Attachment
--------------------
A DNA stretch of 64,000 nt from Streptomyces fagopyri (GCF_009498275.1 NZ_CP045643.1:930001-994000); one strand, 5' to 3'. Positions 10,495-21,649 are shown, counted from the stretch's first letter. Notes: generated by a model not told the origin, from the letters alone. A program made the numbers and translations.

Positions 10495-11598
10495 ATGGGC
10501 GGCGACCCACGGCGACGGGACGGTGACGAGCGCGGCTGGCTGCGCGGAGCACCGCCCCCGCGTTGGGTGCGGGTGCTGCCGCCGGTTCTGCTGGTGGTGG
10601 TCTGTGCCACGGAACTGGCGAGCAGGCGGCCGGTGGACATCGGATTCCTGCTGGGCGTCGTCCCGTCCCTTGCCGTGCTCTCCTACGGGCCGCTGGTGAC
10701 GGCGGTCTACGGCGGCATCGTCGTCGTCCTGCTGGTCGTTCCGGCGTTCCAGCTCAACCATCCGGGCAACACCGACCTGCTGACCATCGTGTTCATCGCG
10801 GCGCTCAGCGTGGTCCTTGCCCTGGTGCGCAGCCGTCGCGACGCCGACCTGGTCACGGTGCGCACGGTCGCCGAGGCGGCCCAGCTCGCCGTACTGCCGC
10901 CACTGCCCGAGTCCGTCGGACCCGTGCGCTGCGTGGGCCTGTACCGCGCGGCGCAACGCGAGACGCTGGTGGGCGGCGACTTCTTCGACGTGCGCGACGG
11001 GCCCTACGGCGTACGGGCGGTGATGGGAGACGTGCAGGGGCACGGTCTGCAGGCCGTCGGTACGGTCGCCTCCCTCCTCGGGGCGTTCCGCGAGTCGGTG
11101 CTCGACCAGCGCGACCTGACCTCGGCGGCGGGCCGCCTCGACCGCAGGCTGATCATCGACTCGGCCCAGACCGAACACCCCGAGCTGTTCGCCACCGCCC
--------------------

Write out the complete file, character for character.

A DNA stretch of 64,000 nt from Streptomyces fagopyri (GCF_009498275.1 NZ_CP045643.1:930001-994000); one strand, 5' to 3'. Positions 10,495-21,649 are shown, counted from the stretch's first letter. Notes: generated by a model not told the origin, from the letters alone. A program made the numbers and translations.

Positions 10495-11598
10495 ATGGGC
10501 GGCGACCCACGGCGACGGGACGGTGACGAGCGCGGCTGGCTGCGCGGAGCACCGCCCCCGCGTTGGGTGCGGGTGCTGCCGCCGGTTCTGCTGGTGGTGG
10601 TCTGTGCCACGGAACTGGCGAGCAGGCGGCCGGTGGACATCGGATTCCTGCTGGGCGTCGTCCCGTCCCTTGCCGTGCTCTCCTACGGGCCGCTGGTGAC
10701 GGCGGTCTACGGCGGCATCGTCGTCGTCCTGCTGGTCGTTCCGGCGTTCCAGCTCAACCATCCGGGCAACACCGACCTGCTGACCATCGTGTTCATCGCG
10801 GCGCTCAGCGTGGTCCTTGCCCTGGTGCGCAGCCGTCGCGACGCCGACCTGGTCACGGTGCGCACGGTCGCCGAGGCGGCCCAGCTCGCCGTACTGCCGC
10901 CACTGCCCGAGTCCGTCGGACCCGTGCGCTGCGTGGGCCTGTACCGCGCGGCGCAACGCGAGACGCTGGTGGGCGGCGACTTCTTCGACGTGCGCGACGG
11001 GCCCTACGGCGTACGGGCGGTGATGGGAGACGTGCAGGGGCACGGTCTGCAGGCCGTCGGTACGGTCGCCTCCCTCCTCGGGGCGTTCCGCGAGTCGGTG
11101 CTCGACCAGCGCGACCTGACCTCGGCGGCGGGCCGCCTCGACCGCAGGCTGATCATCGACTCGGCCCAGACCGAACACCCCGAGCTGTTCGCCACCGCCC